Retaining existing talent is one of the biggest problems facing business owners and hiring managers across the UK. Cultural shifts have changed the relationship people have with work. Gone are the days where employees remained loyal to one employer throughout their working lives; in fact, a recent study found that UK employees are actually the least loyal in Europe.
Why is it so important to retain employees?
1.Replacing employees is costly – both in time and money
Recruiting new employees is no easy task in today’s buoyant, candidate led market. The average duration that jobs remain unfilled remains at nearly the highest level in the past 15 years, as can be seen in the following chart:
The monetary cost of replacing an employee varies considerably between sectors, but the average cost sits at around £30,000. A survey carried out by Oxford Economics, across 5 sectors (including Retail, Legal, Accountancy, Media & Advertising and IT & Tech) revealed a staggering combined cost implication of £4.3bn per year!
2.High employee turnover can threaten a firm’s competitiveness
The knowledge lost from a departing employee is not a short-term problem; it is a long-term problem that breeds other problems and reduces an organisation’s effectiveness. This issue is amplified in businesses that rely more on human relationships. As the UK is largely a service based economy, this is a particularly relevant issue to many UK employers. Competitors may get insight into your business from your defecting employees.
A moderate level of staff turnover can be good for a business; it means fresh ideas and approaches. However, every organisation needs to have a strategy in place to retain the high performers that give it a competitive edge; they are the ones you can’t afford to lose.
3.Morale and productivity can be lessened by high turnover of staff
When experienced workers are replaced by new employees, productivity can drop dramatically. Not only are new hires very unproductive compared to experienced workers, but trainers’ productivity drops during training periods as well. A research paper published in the International Journal of Human Resource Studies highlighted the following effects of high staff turnover:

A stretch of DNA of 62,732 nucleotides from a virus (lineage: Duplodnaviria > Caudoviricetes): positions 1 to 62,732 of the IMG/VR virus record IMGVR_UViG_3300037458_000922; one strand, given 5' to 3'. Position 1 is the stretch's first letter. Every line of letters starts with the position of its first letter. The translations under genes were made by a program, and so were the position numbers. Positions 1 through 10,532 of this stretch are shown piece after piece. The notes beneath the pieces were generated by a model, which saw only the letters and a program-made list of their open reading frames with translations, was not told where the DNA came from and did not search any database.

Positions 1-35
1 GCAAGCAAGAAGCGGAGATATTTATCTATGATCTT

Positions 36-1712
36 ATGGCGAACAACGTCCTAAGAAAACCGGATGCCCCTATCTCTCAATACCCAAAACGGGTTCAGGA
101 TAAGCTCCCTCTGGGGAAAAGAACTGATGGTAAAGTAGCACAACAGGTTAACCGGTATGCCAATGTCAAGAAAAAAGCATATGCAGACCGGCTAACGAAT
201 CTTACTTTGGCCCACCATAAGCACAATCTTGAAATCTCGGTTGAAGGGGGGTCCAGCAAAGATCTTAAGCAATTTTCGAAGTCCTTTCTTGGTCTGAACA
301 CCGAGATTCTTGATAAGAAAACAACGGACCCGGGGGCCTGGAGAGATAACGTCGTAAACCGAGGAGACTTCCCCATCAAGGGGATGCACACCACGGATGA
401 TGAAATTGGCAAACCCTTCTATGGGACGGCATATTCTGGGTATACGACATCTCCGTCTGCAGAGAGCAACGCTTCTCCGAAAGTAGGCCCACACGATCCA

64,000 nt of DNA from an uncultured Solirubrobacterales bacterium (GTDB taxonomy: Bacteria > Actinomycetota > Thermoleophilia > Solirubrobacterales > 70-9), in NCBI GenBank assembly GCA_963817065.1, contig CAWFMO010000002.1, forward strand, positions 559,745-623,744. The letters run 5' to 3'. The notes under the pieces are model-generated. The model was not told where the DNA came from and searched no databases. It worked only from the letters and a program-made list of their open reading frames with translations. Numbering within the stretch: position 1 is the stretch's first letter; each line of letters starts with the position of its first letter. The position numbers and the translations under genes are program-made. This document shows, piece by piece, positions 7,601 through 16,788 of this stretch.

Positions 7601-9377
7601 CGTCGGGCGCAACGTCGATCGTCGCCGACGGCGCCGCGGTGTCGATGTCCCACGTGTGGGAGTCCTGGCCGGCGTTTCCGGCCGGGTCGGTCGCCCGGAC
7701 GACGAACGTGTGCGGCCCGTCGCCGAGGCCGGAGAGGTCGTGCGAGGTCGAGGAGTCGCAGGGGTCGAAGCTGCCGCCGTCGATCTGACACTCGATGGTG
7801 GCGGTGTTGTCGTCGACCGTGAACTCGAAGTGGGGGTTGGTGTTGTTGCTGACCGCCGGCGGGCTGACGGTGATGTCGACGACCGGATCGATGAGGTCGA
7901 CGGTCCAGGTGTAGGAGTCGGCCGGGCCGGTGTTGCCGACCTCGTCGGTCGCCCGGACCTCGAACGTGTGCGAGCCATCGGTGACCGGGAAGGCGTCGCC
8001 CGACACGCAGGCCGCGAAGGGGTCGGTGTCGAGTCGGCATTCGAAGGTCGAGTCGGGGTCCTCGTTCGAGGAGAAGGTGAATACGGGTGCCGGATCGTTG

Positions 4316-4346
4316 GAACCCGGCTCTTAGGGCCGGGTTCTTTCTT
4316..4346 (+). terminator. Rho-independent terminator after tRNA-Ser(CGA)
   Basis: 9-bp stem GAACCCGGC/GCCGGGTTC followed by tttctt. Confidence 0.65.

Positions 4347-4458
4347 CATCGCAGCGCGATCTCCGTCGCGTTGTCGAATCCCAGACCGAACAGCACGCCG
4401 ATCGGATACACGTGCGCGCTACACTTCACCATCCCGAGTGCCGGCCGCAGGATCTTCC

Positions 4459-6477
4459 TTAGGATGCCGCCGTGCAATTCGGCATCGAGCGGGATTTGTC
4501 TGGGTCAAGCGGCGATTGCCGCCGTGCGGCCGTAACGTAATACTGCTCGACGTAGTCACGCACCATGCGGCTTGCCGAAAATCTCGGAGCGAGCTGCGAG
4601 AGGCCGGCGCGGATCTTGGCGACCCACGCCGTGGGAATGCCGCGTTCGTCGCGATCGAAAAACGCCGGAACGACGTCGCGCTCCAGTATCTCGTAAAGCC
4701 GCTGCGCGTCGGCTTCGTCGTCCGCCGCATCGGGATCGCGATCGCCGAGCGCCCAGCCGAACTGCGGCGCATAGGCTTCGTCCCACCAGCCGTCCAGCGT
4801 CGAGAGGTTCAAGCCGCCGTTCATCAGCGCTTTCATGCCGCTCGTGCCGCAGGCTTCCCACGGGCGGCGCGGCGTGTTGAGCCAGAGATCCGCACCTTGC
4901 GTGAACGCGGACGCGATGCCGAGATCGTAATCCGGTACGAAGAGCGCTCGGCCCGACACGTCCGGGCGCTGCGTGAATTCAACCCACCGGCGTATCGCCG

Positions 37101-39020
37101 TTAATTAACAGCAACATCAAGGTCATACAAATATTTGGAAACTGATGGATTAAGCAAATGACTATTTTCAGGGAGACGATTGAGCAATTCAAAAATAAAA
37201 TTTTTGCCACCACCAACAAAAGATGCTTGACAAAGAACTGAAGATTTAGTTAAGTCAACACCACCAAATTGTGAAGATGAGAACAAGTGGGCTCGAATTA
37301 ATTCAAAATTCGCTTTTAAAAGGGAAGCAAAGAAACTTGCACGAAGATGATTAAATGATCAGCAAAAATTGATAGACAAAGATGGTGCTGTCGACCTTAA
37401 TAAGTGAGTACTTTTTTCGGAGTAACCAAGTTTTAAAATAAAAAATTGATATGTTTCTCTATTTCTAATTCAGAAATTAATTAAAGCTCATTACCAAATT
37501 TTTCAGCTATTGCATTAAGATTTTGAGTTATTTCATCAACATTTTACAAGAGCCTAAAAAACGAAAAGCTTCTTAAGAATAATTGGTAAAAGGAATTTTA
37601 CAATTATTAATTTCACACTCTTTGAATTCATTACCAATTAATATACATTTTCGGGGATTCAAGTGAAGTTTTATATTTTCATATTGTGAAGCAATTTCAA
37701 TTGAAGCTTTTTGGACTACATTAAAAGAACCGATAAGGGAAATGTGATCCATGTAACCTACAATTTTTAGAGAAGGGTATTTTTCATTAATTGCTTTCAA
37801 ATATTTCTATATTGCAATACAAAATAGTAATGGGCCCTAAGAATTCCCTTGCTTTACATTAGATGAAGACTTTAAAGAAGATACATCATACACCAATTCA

A talent management strategy can prove incredibly valuable to your organisation and reduce the cost and impact of employee turnover on your business in the long term.
Recruitment and retention trends to keep in mind:
These three trends should be considered when you review your strategy for attracting and retaining talent.
1. Employer branding
Employees increasingly demand a similar level of service to what they’d expect as consumers. The reputation, brand and emotional capital of organisations are all becoming increasingly important considerations for both candidates and existing employees when making career decisions
2. Employee referral programs
Referred employees have a longer tenure (Jobvite Index) and higher job performance
3. Non-cash reward and recognition strategies
Using non-financial rewards related to critical but non-core job roles such as brand ambassadorship and innovation has shown to be a key aspect of successful talent engagement and retention in the new, agile economy
The power of relationships emerges as a common theme within both current and future recruitment trends. Focusing on the relationships you have with your candidates, your cross-functional partners (in house marketing/PR team or agencies), and existing employees will help you attract and retain talent successfully.
Of course, an effective retention strategy needs to start with finding the right candidates and managing their expectations. For more advice on talent management and employee retention contact one of our expert recruiters today.